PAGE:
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The Most Valuable Companies of All-Time

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Dutch East India Company compared

Chart: The Most Valuable Companies of All-Time

The Chart of the Week is a weekly Visual Capitalist feature on Fridays.

Before speculative bubbles could form around Dotcom companies (late-1990s) or housing prices (mid-2000s), some of the first financial bubbles formed from the prospect of trading with faraway lands.

Looking back, it’s pretty easy to see why.

Companies like the Dutch East India Company (known in Dutch as the VOC, or Verenigde Oost-Indische Compagnie) were granted monopolies on trade, and they engaged in daring voyages to mysterious and foreign places. They could acquire exotic goods, establish colonies, create military forces, and even initiate wars or conflicts around the world.

Of course, the very nature of these risky ventures made getting any accurate indication of intrinsic value nearly impossible, which meant there were no real benchmarks for what companies like this should be worth.

Speculative Peak

The Dutch East India Company was established as a charter company in 1602, when it was granted a 21-year monopoly by the Dutch government for the spice trade in Asia. The company would eventually send over one million voyagers to Asia, which is more than the rest of Europe combined.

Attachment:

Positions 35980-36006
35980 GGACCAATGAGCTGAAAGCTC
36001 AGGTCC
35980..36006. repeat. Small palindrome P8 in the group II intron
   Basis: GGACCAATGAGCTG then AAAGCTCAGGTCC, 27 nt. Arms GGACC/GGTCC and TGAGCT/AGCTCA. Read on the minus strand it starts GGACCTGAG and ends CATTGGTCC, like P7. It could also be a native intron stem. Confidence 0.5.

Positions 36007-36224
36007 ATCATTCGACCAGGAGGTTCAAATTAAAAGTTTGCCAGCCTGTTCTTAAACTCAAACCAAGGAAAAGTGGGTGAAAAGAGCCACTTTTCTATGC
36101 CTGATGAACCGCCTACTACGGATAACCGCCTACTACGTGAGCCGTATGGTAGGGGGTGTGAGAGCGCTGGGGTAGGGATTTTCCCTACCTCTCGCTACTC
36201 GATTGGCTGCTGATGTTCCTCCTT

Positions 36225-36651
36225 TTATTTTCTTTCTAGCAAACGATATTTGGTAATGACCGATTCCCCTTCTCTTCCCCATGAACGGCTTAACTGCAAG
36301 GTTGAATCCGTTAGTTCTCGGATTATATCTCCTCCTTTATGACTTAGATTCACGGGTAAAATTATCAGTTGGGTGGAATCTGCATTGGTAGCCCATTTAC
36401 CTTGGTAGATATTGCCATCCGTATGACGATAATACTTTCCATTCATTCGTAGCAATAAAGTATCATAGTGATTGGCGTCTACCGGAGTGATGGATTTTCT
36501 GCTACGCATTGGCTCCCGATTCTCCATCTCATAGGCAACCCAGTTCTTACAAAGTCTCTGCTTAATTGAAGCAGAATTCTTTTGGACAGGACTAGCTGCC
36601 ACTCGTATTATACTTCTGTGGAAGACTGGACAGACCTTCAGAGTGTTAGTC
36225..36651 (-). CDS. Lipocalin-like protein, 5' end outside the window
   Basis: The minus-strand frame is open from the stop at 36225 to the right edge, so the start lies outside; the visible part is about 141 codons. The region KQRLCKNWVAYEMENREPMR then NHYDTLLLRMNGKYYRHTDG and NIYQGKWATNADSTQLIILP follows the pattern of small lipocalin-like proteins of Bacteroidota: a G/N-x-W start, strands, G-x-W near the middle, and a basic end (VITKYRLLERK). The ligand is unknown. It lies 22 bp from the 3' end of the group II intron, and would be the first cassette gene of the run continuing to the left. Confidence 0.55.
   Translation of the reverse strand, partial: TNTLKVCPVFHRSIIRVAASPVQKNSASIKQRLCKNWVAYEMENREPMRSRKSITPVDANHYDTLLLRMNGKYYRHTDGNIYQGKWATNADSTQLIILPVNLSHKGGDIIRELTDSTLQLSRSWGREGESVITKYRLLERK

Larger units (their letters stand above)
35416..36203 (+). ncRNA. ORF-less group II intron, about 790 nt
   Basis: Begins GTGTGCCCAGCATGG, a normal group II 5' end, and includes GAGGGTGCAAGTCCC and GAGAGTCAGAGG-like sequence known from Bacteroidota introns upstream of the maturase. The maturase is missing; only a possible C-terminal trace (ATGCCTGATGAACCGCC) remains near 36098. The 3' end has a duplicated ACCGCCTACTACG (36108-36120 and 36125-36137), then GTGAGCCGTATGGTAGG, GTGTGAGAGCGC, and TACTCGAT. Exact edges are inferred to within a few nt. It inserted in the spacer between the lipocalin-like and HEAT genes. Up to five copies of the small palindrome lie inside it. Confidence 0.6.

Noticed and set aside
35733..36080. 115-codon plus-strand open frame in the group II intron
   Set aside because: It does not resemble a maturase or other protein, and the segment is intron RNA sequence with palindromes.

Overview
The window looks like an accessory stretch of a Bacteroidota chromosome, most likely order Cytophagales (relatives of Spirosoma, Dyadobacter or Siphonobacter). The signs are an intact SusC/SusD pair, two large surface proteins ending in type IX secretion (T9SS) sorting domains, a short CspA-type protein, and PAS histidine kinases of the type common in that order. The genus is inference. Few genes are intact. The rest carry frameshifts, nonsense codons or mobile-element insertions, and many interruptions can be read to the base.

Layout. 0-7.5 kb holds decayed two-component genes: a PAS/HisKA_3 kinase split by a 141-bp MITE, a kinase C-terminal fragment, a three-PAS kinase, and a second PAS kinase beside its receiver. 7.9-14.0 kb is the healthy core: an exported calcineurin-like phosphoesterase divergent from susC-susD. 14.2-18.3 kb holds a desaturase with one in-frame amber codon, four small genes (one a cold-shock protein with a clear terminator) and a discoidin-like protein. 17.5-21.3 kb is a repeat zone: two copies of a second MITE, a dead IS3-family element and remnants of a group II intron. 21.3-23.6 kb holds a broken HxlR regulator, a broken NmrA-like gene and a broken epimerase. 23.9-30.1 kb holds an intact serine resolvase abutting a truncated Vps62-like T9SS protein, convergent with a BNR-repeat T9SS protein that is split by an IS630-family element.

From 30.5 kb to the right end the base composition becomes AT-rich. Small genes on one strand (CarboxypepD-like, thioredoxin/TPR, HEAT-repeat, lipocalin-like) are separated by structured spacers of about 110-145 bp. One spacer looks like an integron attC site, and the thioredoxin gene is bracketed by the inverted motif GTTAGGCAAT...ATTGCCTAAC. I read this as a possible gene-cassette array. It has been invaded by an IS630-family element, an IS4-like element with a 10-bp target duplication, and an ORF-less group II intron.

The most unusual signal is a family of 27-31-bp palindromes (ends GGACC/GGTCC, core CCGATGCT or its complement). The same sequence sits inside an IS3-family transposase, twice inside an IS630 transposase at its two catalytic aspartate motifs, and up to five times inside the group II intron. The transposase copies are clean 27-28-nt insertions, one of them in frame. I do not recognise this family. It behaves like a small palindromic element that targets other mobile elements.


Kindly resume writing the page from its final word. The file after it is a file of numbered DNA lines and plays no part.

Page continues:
However, despite its 200-year run as Europe’s foremost trading juggernaut – the speculative peak of the company’s prospects coincided with Tulip Mania in Holland in 1637.

Widely considered the world’s first financial bubble, the history of Tulip Mania is a fantastic story in itself. During this frothy time, the Dutch East India Company was worth 78 million Dutch guilders, which translates to a whopping $7.9 trillion in modern dollars.

This is according to sources such as Alex Planes from The Motley Fool, who has conducted extensive research on the history of very large companies in history.

Modern Comparisons

The peak value of the Dutch East India Company was so high, that it puts modern economies to shame.

In fact, at its height, the Dutch East India Company was worth roughly the same amount as the GDPs of modern-day Japan ($4.8T) and Germany ($3.4T) added together.

Even further, in today’s chart, we added the market caps of 20 of the world’s largest companies, such as Apple, Microsoft, Amazon, ExxonMobil, Berkshire Hathaway, Tencent, and Wells Fargo. All of them combined gets us to $7.9 trillion.

At the same time, the world’s most valuable company (Apple) only makes it to 11% of the peak value of the Dutch East India Company by itself.

Historic Heavyweights

Despite the speculation that fueled the run-up of Dutch East India Company shares, the company was still successful in real terms. At one point, it even had 70,000 employees – a massive accomplishment for a company born over 400 years ago.

The same thing can’t be said for the other two most valuable companies in history – both of which were the subject of simultaneous bubbles occurring in France and Britain that popped in 1720.

In France, the wealth of Louisiana was exaggerated in a marketing scheme for the newly formed Mississippi Company, and its value temporarily soared to the equivalent of $6.5 trillion today. Meanwhile, a joint-stock company in Britain, known as the South Sea Company, was granted a monopoly to trade with South America. It was eventually worth $4.3 trillion in modern currency.